Testing and Commissioning of Protective Relays and Instrument Transformers:Instrument Transformers

Instrument Transformers

Instrument transformers are essential parts of many electrical metering and relaying systems. The quality of instrument transformers will affect directly the overall accuracy and performance of these systems. Instrument transformer performance is critical in protective relaying, since the relays can only be as good as the instrument transformers. They serve two basic functions:

• To change the magnitude (but not the nature) of primary voltage and current to secondary values to 120 V and 5 or 1 A where relays, meters, or other devices can be applied

• To provide isolation between primary and secondary circuit for equipment and safety of personnel

When relays compare the sum or difference of two or more currents or the inter- action of voltages and currents, the relative direction of the current must be known. The direction of current flow can be determined by knowing the instru- ment transformer polarity. Polarity markings are normally shown on instrument transformers; however, they can be determined in the field if necessary. Several aspects of current and voltage instrument transformers are discussed next.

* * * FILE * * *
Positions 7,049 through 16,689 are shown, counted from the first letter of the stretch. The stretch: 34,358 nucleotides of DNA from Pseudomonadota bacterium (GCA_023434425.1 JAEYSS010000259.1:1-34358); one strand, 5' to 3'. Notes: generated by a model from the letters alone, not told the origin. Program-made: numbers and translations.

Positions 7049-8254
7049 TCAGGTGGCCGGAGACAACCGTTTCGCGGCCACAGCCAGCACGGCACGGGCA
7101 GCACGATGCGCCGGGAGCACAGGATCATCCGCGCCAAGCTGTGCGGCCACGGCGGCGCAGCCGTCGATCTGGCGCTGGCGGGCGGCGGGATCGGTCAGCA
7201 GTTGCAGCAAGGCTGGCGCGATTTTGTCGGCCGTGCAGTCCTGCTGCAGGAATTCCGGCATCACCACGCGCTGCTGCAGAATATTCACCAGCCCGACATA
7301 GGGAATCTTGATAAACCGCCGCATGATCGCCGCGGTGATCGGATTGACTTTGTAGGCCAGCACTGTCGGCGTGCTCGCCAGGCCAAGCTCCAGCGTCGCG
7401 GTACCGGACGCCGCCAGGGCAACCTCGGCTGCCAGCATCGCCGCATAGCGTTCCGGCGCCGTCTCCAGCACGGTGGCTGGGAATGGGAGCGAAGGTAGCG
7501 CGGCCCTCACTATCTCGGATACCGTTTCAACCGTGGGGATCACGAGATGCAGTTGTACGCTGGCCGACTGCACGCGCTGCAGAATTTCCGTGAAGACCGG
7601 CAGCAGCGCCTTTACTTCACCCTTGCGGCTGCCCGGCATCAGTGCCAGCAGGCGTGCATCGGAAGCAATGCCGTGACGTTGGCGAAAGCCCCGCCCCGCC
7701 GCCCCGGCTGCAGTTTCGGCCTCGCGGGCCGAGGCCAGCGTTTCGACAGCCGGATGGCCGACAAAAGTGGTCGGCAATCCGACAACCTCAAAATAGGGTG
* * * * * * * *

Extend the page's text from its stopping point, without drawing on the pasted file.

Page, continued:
Current Transformers

Current transformers (CTs) are designed for connection in the primary cir- cuit (either in series or around the primary circuit). The secondary current of the transformer bears a known relationship with the primary current. Any change in the primary current is reflected in the secondary circuit. Relays, meters, and other devices are connected to the secondary terminals of the CTs. CTs are made in many different ratios, different voltage insulation sys- tems, and for different environmental conditions such as indoor or outdoor use. Generally, the following types of construction are used for CTs.

Wound type:

In this type more than one primary turn is frequently used to obtain low exciting current and high accuracy. The usual current ratings for this type of transformer are 800 A and below.

Bar-primary type:

In this type, the primary consists of a single bar extending through the core, which is connected in series with the circuit conductor. This type of construction is suited to withstand the stresses of heavy overcurrent. The usual current rating for this type of transformer is 1200 A or above in order to provide sufficient ampere-turns for good accuracy.

Window type:

The window-type CT contains no primary winding.